On May 18, Facebook (Nasdaq: FB), the No. 1 social networking site, closed its first day as a public company at $38.23, valuing itself around $105 billion.
On Monday, a month later, shares of the Mountain View, Calif.-based company closed at $31.41, up $1.40 or 4.71 percent, after climbing as high as 7 percent to $32.08. They closed Tuesday at $31.92, up 51 cents.
Facebook now is valued at only $68.3 billion.
Still, despite the vilification of the IPO, the slumping share price and dozens of class action lawsuits filed in federal courts in New York and California, Facebook, a damaged brand, has followed the advice of New York image guru Clive Chajet who said it should ignore the press and stick to its knitting.
Management's whole emphasis should be on what they're doing, Chajet said. They shouldn't talk about their share price for am minute.
That appears to be what CEO Mark Zuckerberg and his team are doing.
On Monday, a week after all the buzz with Apple (Nasdaq: AAPL), the world's most valuable technology company and GPS, Facebook said it was devising a location-based advertising product to reach consumers wherever they are.
The company also announced it would acquire private Face.com of San Francisco and Tel Aviv for an undisclosed amount. The company developed a system to enable users to tag a photo and find images online by distinguishing facial features.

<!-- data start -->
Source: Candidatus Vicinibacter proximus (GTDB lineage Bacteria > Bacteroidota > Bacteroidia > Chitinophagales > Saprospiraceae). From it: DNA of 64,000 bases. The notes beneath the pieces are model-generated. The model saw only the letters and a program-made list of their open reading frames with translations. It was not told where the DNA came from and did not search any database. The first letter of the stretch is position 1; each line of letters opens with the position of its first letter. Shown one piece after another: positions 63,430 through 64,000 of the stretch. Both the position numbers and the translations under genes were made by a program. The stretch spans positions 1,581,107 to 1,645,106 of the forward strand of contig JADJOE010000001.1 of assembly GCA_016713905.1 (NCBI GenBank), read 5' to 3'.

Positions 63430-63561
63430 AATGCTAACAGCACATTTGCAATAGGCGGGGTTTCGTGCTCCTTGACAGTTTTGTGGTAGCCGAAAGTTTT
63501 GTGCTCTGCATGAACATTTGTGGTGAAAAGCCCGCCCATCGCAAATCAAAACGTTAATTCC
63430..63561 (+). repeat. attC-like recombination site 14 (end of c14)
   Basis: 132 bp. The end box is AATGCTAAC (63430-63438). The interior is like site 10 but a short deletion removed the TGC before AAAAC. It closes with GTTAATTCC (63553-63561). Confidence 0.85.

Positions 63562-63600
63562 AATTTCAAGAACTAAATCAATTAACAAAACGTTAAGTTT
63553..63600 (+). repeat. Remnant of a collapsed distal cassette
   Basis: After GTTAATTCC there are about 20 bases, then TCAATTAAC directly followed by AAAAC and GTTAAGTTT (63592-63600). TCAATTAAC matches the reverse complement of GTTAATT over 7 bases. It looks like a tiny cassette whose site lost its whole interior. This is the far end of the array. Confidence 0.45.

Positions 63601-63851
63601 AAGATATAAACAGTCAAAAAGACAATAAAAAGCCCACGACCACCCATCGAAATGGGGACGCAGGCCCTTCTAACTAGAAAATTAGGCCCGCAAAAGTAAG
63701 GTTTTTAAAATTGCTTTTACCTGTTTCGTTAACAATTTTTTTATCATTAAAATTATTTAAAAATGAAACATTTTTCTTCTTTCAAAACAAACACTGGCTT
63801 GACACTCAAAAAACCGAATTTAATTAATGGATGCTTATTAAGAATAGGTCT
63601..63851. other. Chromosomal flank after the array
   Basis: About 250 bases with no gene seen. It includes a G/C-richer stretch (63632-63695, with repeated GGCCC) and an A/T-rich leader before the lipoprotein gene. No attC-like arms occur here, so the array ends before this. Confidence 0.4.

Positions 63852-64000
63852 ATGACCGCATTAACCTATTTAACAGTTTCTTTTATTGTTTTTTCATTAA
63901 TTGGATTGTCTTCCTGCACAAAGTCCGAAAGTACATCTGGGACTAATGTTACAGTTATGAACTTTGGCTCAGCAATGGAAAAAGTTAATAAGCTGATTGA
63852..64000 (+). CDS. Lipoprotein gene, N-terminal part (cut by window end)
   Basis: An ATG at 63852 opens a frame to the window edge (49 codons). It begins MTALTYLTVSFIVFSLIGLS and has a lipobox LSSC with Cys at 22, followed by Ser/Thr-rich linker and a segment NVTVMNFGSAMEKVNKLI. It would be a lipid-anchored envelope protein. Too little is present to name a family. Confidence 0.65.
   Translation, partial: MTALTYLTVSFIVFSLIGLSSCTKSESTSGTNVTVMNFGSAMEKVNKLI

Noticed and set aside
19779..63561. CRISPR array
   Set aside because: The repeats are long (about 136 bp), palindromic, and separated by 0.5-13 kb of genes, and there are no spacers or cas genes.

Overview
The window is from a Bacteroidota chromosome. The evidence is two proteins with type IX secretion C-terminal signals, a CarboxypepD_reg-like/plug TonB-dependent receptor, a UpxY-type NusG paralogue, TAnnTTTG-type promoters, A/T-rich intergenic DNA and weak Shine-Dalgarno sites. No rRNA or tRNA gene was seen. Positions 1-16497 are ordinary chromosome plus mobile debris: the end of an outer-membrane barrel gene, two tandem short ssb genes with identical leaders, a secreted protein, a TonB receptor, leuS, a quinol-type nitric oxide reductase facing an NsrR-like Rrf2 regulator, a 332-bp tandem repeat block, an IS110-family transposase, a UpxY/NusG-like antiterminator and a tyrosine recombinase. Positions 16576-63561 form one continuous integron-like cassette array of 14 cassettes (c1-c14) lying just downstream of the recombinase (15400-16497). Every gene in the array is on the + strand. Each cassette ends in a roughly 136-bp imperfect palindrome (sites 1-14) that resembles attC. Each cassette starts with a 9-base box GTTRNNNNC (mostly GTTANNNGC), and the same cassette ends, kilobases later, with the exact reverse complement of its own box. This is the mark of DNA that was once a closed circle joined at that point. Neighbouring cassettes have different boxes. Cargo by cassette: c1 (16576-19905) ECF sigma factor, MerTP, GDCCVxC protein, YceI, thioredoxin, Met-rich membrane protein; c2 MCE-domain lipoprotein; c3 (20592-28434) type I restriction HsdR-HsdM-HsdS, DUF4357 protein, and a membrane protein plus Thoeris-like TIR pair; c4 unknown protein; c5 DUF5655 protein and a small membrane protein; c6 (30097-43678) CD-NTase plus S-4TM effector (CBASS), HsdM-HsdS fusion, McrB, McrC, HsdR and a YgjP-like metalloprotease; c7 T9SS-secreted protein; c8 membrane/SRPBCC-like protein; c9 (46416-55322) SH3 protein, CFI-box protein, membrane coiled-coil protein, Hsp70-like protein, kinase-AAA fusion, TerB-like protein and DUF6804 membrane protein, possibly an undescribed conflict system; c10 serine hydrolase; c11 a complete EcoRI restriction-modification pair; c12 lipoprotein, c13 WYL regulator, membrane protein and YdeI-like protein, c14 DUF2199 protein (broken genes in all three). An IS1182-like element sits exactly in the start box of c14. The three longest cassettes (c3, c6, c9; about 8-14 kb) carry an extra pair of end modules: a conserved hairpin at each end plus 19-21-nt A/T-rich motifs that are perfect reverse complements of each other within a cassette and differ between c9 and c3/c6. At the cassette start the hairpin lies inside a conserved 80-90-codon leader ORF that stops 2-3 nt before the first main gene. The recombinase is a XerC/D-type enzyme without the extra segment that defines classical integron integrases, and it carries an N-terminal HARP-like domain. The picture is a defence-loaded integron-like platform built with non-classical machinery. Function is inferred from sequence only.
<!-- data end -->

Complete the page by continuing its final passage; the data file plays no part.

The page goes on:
That acquisition followed the pre-IPO plans to acquire Instagram, the San Francisco photo app developer, for $1 billion; that deal is under routine scrutiny by the U.S. Federal Trade Commission.
On the legal front, Facebook agreed to pay $10 million to settle claims by California members that their privacy rights were violated by using their likes in its sponsored stories feature.
Last Friday, Facebook's lawyers asked to consolidate the 40 class action suits against it into a single case in U.S. District Court in New York. It hired New York law firm Willkie Farr & Gallagher as well its usual lawyers, Kirkland & Ellis.
In its legal motions, Facebook's lawyers asserted no investors had been misled about its post-IPO prospects, noting that securities laws permit discussions by analysts with clients and blamed Nasdaq OMX Group's (Nasdaq: OMX) mechanical failures for the share price fall on May 18.
There's still another month for shareholders to join the litigation.